Growing Easter egg aisles reflect continuing fragmentation of UK shoppers, says Bridgethorne
With British consumers expected to spend in the region of £400 million on Easter eggs and Easter-related confectionery this year, the increasing choice of options available on supermarket shelves reflects the continuing fragmentation of UK shoppers and their needs.
That’s the view from retail and FMCG agency Bridgethorne, which says that the growing prevalence of diverse product options – from vegan eggs, to a gin & prosecco egg, to one even made entirely from cheese – shows that in a relatively static market, suppliers and retailers are having dig deep in order to satisfy changing and broadening shoppers demands.
The multiples continue to face ferocious competition from the ‘hard’ discounters combined with inflationary cost price increase pressure across the entire value and supply chain. Add to this the ongoing drop in shopper loyalty, a consequent battle for footfall and baskets that have become lower in margin and the reasons for a likely Easter Egg price war become apparent. Tesco, for example, has already offered a 50% discount on some Easter eggs in March .
On the other hand, from a consumer perspective, changing demands are also as a result of changing diets and lifestyle preferences, with consumers under pressure to eat less sugar – even though recent research reported that we are continuing to eat an average of 1,412 calories a day in sweet and savoury snacks between meals (1). Moreover, over the past five years, over three million Britons have moved towards plant-based diets, replacing meat, dairy and animal products in favour of vegan alternatives. In this environment suppliers and retailers are compelled to offer products that reflect and meet these changing demands in order to, at the very least, remain relevant.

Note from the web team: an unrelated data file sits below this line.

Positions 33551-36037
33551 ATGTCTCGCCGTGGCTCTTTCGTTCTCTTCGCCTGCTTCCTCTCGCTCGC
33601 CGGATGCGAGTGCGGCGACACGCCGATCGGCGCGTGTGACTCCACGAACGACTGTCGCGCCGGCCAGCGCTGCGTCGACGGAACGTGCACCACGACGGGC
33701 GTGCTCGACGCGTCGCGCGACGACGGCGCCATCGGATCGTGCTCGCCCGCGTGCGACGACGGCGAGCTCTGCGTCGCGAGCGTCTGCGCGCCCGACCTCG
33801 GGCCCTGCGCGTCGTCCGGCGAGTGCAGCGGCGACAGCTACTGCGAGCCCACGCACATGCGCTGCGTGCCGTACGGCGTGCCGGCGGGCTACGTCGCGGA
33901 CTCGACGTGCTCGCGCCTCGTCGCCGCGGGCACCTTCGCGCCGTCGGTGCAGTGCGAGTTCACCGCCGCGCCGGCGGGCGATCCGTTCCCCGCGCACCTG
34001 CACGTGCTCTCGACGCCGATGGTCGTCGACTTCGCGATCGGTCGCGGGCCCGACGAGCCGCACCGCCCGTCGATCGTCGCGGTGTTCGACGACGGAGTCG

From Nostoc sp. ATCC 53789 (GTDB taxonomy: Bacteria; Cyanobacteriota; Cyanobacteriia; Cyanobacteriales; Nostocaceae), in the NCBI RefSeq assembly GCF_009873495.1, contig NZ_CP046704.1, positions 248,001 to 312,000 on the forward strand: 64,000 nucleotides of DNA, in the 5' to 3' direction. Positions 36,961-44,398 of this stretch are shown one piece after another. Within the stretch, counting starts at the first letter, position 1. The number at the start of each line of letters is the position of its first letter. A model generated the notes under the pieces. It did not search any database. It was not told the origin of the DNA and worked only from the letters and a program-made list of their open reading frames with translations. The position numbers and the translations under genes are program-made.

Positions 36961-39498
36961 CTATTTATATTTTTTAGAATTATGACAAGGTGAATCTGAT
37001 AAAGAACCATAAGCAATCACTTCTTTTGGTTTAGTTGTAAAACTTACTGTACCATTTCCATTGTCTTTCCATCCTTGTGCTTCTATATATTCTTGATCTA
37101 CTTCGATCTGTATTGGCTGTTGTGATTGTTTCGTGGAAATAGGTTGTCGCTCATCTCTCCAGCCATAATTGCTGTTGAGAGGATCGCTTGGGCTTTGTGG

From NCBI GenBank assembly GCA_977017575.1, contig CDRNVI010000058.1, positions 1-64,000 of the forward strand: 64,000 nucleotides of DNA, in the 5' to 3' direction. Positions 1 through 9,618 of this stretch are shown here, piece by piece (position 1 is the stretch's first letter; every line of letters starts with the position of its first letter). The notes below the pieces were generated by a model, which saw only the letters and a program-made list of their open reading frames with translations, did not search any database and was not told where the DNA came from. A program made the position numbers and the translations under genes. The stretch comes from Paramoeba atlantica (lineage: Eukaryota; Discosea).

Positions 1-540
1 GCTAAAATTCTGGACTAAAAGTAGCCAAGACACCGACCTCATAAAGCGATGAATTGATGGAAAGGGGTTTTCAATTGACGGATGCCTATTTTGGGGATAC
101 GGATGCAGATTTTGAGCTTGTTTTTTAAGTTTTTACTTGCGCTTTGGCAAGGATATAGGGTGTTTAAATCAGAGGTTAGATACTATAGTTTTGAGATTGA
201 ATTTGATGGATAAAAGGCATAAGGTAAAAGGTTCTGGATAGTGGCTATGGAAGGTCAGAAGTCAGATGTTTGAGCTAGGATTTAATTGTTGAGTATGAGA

“The increasingly competitive environment means that retailers are having to work even harder to achieve shopper loyalty,” explains Andrew Cole, Joint Managing Director, Bridgethorne.
“If you overlay onto this the undeniable move towards new diets, eating habits and lifestyles, in order to remain competitive, there is a clear need for retailers and suppliers to deliver greater levels of personalisation and a broader range of products that will satisfy these changing lifestyle choices.”
Bridgethorne works with suppliers and retailers to understand changing shopper needs and how these affect their decision-making processes. Using insights, Bridgethorne’s strategic and operational shopper marketing and sales and category management teams help suppliers and retailers understand and influence shopper behaviour directly at the point of purchase.
1 Source: The English Apples & Pears Company